Year-End Tax Planning Tips
If Congress is successful in lowering tax rates for at least some taxpayers in 2018, there are several year-end taxing-saving tips to consider prior to December 31st.
If the standard deduction is increased for 2018, this may be the last year for many taxpayers to benefit from itemizing their deductions. Therefore, taxpayers with a mortgage should consider making sure their January mortgage payment is credited to their loan prior to year-end to be able to deduct an extra month’s worth of mortgage interest.
Likewise, taxpayers who expect to owe state taxes for 2017 should consider prepaying their taxes due prior to year-end to capture the tax deduction in 2017. This is especially true if Congress, as has been proposed by the GOP, eliminates the deduction for state and local deductions. However, taxpayers subject to the alternative minimum tax (AMT) will not benefit by this strategy since state taxes are not allowed as a deduction for AMT purposes.
Since many taxpayers may no longer benefit from itemizing their deductions, taxpayers might also want to consider doubling any of their charitable contributions by year end.
If there is a reduction in tax rates in 2018, taxpayers eligible for a bonus may want to check with their employer to see whether the bonus can be paid after December 31st. However, if the employer has already made clear the intention to declare a bonus in 2017, the income will be taxable in 2017 regardless of when the taxpayer cashes the check.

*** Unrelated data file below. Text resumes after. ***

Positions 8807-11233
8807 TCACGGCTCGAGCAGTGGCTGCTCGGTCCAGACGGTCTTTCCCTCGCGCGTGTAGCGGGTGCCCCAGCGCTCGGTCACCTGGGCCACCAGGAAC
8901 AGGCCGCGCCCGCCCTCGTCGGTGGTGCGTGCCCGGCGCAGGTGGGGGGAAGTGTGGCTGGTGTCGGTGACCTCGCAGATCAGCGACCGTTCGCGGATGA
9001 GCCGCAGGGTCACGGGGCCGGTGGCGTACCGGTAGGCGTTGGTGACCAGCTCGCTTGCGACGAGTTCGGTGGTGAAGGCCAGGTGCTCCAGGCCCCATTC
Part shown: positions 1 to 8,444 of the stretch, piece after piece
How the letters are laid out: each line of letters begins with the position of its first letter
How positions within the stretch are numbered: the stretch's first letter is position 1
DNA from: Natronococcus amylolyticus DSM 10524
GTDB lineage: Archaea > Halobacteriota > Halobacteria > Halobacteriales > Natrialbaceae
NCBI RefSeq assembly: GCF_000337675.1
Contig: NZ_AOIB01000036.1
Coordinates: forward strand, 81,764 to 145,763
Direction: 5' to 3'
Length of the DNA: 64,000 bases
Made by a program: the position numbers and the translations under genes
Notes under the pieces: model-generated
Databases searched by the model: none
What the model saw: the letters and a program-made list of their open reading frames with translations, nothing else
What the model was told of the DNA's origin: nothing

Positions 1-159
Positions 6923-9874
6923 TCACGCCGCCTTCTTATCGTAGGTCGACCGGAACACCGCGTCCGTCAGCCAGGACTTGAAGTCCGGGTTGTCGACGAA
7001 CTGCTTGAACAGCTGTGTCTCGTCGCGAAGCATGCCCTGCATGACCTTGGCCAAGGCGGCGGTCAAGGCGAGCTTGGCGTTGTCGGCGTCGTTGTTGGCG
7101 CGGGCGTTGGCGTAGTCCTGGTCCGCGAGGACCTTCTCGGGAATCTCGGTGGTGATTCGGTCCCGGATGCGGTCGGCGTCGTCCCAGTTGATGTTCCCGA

Even though the stock market seems to continue to break new records, taxpayers with unrealized losses in their portfolio may want to consider selling losers now to offset realized gains in their portfolio. In the case of mutual funds, sell losing funds to offset what may be substantial capital gain distributions from funds, especially actively managed funds, declared at the end of the year.
Required Minimum Distributions
Retired taxpayers reaching the age of 70 ½ are faced with taking their first distribution by April 1 (of the year following the year they reach age 70 ½). However, by delaying until April 1st, retired taxpayers would be faced with taking two distributions in one year. In some cases, it may make sense to take a distribution now rather than wait until April 1. Conversely, taxpayers who expect to take more than their required distributions may want to wait until 2018 to benefit from promised lower rates.
Flexible Spending Account
Taxpayers should consider increasing their contributions to flexible health spending accounts during their employer’s open enrollment period, especially if they anticipate higher medical or dental expenses in 2018.
Each taxpayer’s situation is unique and any year end strategy should be discussed with their personal tax advisor to determine what, if any, year-end strategy makes sense.